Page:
The Septuagint version, though originally made for the use of the Egyptian Jews, gradually acquired the highest authority among the Jews of Palestine, who were acquainted with the Greek language, and subsequently also among Christians: it appears, indeed, that the legend above confuted, of the translators having been divinely inspired, was invented in order that the LXX might be held in the greater estimation. Philo, the Jew, a native of Egypt, has evidently followed it in his allegorical expositions of the Mosaic law; and though Dr. Hody was of opinion that Josephus, who was a native of Palestine, corroborated his work on Jewish antiquities from the Hebrew text, yet Salmasius, Bochart, Bauer, and others, have shown that he has adhered to the Septuagint throughout that work. How extensively this version was in use among the Jews, appears from the solemn sanction given to it by the inspired writers of the New Testament, who have in very many passages quoted the Greek version of the Old Testament
Synagogue - They appear to have arisen during the exile, in the abeyance of the temple-worship, and to have received their full development on the return of the Jews from captivity. Where the Jews were not in sufficient numbers to be able to erect and fill a building, there was the proseucha ( proseuche ), or place of prayer, sometimes open, sometimes covered in, commonly by a running stream or on the seashore, in which devout Jews and proselytes met to worship, and perhaps to read. To it we may ascribe the tenacity with which, after the Maccabaean struggle, the Jews adhered to the religion of their fathers, and never again relapsed into idolatry. Jerusalem was the Kibleh of Jewish devotion. Sometimes it was built by a rich Jew, or even, as in ( Luke 7:5 ) by a friend or proselyte. The transfer of the sanctity of the Sabbath to the Lord's day involved a corresponding change in the order of the week, and the first, the fourth the sixth became to the Christian society what the other days had been to the Jewish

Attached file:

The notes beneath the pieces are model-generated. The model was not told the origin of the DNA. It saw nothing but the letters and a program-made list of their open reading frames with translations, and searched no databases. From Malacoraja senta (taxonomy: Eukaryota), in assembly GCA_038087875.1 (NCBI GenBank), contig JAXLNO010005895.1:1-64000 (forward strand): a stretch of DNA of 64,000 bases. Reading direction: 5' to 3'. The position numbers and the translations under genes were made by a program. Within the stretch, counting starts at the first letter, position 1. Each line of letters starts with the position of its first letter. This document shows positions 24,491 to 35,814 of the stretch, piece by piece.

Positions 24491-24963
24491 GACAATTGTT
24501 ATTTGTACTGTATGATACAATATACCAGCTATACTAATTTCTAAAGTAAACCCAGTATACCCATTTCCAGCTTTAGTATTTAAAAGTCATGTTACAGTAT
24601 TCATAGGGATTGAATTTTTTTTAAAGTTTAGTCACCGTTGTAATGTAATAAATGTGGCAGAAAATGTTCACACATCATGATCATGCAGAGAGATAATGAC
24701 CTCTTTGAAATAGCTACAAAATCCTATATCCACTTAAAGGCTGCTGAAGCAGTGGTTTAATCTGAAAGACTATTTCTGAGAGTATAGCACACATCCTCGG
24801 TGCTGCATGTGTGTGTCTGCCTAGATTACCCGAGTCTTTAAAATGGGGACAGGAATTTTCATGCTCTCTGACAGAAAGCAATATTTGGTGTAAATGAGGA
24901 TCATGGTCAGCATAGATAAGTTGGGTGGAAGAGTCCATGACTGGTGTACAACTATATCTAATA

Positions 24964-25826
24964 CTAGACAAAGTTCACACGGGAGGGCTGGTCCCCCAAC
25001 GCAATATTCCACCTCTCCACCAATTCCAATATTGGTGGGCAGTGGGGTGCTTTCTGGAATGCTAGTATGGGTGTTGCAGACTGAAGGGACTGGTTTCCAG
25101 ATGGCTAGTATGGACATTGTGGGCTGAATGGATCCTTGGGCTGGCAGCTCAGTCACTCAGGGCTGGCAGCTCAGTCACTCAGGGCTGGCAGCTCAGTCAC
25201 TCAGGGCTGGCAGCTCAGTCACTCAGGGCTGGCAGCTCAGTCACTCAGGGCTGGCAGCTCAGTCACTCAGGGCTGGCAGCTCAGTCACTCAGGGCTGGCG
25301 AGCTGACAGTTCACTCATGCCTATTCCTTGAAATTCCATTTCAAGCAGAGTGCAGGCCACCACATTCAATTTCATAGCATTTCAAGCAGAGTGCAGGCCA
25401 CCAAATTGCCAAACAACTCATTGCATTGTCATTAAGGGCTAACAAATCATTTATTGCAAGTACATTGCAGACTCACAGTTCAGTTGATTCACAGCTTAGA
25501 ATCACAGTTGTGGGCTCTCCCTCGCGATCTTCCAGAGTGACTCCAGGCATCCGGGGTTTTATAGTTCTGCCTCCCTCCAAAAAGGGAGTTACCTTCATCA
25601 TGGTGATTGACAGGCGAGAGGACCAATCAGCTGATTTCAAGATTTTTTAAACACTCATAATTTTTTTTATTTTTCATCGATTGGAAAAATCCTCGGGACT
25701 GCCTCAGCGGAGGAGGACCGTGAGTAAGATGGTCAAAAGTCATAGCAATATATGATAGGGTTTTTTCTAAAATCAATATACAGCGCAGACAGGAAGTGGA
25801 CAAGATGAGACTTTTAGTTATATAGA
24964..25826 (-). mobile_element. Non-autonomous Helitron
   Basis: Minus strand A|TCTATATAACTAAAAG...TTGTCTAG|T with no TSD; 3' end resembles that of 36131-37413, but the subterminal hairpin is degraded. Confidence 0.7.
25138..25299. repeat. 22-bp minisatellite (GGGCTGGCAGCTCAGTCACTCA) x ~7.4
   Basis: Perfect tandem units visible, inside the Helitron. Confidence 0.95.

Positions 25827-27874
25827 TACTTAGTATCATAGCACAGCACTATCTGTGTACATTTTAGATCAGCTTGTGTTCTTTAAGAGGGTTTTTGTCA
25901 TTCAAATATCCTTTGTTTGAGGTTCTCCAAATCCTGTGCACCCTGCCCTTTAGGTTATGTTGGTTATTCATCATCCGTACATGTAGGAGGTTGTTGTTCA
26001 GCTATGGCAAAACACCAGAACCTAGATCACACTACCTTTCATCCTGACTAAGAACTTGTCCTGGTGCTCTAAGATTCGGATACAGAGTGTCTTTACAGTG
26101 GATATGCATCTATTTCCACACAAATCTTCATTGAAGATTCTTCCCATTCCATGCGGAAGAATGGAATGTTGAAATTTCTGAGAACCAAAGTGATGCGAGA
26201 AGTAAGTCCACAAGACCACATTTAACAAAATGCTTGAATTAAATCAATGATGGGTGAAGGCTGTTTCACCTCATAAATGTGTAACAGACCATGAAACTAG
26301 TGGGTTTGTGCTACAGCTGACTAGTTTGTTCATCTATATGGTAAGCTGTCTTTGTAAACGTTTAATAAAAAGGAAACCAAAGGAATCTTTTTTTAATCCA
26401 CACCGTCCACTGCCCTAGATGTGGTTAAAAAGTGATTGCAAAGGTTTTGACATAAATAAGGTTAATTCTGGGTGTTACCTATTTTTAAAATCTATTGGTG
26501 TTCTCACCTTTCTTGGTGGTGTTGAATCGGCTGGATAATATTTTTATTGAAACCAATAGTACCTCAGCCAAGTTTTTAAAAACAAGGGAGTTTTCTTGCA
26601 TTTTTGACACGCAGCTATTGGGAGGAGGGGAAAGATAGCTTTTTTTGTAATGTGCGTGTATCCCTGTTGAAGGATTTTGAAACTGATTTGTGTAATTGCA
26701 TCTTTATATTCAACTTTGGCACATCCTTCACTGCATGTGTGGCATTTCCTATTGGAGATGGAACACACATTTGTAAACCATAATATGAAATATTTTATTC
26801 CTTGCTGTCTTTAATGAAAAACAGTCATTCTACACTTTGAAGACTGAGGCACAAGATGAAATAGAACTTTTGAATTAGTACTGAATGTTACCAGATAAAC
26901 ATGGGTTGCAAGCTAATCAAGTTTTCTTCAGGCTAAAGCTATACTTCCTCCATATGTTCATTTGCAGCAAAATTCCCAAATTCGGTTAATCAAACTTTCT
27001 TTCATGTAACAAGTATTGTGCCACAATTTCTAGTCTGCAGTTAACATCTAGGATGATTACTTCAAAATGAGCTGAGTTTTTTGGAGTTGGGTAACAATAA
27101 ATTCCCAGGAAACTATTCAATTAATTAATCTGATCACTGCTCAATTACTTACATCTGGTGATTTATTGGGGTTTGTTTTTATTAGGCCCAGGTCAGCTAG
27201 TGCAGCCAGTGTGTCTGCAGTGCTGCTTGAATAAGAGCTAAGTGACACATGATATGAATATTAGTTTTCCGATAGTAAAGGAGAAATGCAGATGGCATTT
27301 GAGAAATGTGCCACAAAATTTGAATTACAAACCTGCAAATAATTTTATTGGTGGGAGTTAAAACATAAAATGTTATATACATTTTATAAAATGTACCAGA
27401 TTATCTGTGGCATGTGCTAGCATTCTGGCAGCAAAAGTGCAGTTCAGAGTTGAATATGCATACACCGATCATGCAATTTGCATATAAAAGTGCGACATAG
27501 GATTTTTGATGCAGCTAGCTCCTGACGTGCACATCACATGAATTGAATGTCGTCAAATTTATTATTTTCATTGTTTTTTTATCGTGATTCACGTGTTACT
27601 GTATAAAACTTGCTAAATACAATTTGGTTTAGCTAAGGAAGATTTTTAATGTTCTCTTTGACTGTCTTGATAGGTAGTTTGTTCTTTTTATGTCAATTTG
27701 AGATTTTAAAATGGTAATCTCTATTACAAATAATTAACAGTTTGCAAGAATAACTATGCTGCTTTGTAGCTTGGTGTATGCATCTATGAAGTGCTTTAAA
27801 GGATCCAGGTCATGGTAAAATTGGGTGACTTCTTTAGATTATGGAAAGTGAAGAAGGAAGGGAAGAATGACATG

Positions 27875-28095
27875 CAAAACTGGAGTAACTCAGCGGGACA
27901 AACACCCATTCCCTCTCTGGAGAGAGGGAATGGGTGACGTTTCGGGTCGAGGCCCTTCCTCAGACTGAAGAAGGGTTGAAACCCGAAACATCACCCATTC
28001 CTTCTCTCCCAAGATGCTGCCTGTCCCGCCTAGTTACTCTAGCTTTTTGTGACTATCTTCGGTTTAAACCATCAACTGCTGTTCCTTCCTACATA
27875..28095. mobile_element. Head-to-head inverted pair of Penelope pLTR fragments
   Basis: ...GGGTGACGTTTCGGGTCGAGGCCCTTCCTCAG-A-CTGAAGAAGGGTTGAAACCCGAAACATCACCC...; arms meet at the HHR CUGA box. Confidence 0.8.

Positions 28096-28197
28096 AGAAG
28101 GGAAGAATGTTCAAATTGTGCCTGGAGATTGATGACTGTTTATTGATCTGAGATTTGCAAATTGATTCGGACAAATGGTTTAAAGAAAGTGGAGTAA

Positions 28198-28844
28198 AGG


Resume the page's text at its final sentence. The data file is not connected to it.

Psalms the Book of - The "praise" or hymn-book of Jew and Christian for thousands of years
Wealth - If the builder of larger barns is termed the ‘foolish one,’ his folly is shown not to have been mere acquisition of wealth, but that acquisition apart from riches ‘toward God’ ( Luke 12:21 ); and if Dives is in Hades, it is evident that be is not there merely because of his riches, for Lazarus lies in the bosom of Abraham, the typical rich Jew
Conscience - Romans 2:14-15 is used in its context as an illustration that the Gentiles are in one sense superior to the Jews. , values) than the Jews' is to theirs (i. The Jews resisted the law's role as convictor while the Gentiles' convictor (conscience) worked. The illustration serves to shame the Jews in their position of greater privilege. The Gentiles are demonstrating a more consistent "moral" consciousness, "the work of the law" (its function, not its content is in view), in regard to their values than the privileged Jew is in regard to the value of God's law. Jewett, Paul's Anthropological Terms ; C
Nations - ]'>[2] the word ‘Greeks’ is rightly substituted, though the sense is the same, for to the Jews of the time Greek culture and religion stood for the culture and religion of the non-Jewish world. This reformation, as also the Rechabite movement ( Jeremiah 35:1-19 ), had a profound influence upon the thoughts and feelings of Jews, widening the gulf between them and alien nations. ...
The feeling of national exclusiveness and antipathy was intensified by the captivity in Babylon, when the prophetic and priestly instructors of the exiled Jews taught them that their calamities came upon them on account of their disloyalty to Jahweh and the ordinances of His religion, and because they compromised with idolatrous practices and heathen nations. Some time after the Return, Ezra and Nehemiah had to contend with the laxity to which Jews who had remained in the home land and others had yielded; but they were uncompromising, and won the battle for nationalism in religion. , both the religion and the language of the Jew might, humanly speaking, have perished. ...